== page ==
It is also worth noting that perfection is in the eye of the beholder, and one person’s perspective may be significantly different from the next person’s. It is impossible to please everybody all of the time.
At Thrive Global, fitness guru and wellness entrepreneur Jillian Michaels writes that one of the more common questions she gets asked is: “how do you do it all?”
“It’s true that I am a mum, a partner, a friend, a businesswoman, and my health is pretty solid, but it’s critical to mention that while I do it all, I certainly don’t do it perfectly,” Michaels writes.
Michaels points to her need to balance both her own priorities and those of her family, writing that while she is not doing it all perfectly “it seems to be good enough”.
“So, if there was one tip I could give on that balancing act, it would be appreciating that it’s okay to lose your balance,” she writes.
Dismissing the idea of perfection, there is, Michaels writes, “such a thing as good enough”.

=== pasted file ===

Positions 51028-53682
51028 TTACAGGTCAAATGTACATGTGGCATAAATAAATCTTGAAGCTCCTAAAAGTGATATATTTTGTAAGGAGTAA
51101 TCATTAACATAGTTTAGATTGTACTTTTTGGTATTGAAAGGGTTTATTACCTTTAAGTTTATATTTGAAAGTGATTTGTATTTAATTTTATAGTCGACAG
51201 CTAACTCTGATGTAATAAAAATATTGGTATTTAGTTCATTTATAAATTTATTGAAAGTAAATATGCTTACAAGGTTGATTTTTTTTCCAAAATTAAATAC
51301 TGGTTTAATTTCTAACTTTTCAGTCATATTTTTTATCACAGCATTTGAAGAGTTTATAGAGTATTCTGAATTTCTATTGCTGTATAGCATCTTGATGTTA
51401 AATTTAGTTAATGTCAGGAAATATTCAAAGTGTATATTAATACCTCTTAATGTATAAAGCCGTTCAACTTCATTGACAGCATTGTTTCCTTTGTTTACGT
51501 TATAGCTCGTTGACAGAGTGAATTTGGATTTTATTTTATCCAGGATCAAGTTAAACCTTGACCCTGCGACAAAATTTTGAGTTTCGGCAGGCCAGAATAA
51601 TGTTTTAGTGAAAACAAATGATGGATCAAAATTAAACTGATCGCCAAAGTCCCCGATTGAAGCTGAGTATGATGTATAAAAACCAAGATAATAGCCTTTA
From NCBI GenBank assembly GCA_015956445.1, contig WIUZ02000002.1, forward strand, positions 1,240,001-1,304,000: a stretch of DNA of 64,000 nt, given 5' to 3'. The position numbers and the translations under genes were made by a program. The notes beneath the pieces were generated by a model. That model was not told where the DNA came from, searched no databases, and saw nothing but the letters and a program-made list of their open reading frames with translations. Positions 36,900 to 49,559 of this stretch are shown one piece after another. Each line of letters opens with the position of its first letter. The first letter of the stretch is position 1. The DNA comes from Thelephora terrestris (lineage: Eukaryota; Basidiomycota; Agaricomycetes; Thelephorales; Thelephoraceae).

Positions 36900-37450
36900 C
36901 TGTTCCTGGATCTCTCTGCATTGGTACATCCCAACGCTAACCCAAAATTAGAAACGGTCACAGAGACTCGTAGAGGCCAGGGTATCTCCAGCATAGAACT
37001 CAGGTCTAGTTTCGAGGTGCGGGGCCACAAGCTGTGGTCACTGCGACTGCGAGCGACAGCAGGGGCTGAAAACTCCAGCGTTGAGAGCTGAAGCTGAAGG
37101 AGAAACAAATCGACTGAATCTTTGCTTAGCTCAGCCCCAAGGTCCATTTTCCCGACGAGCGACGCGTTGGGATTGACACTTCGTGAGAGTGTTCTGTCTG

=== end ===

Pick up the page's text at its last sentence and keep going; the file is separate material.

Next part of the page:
The 12-hour rule
Michaels points to “mummy martyr mentality”, stressing the necessity of putting children first until they are old and capable enough to take care of themselves, but noting that it is not a case of all or nothing.
“Remember, you are your kids’ primary role model and caretaker,” she writes. “If you are not healthy and happy, ultimately it will stress them out and take its toll.”
Michaels shares “a golden rule that is malleable enough to work for almost everyone”.
“I call it the 12-hour rule,” she writes. “Put simply, find 12 hours in a week of you time. This is enough for four half-hour workouts in your living room or on the go. It’s enough to squeeze in the necessary doctor’s appointments or beauty appointments over the course of a month. It allows you to have a date night and/or a night out with friends.
“Again, it’s not ideal, but it’s enough to help you maintain your health and the health of your family, as well as everyone’s sanity.”
Of the 168 hours in a week, Michaels apportions 112 as waking hours – noting that taking 12 hours still leaves “100 hours to split between work, family and chores”.
She notes it won’t be perfect and that compromises will need to be made.
“Ultimately, I avoid looking at my day in a vacuum and rather look at my week,” she writes. “How can I balance my schedule to make sure I workout four times, grocery shop, get that check-up at my doctor’s office, etc.
“I spread these events out over the week, and I know that 12 hours a week over the course of a month is ‘good enough.’”
This an edited version of a post that first appeared on SmartCompany.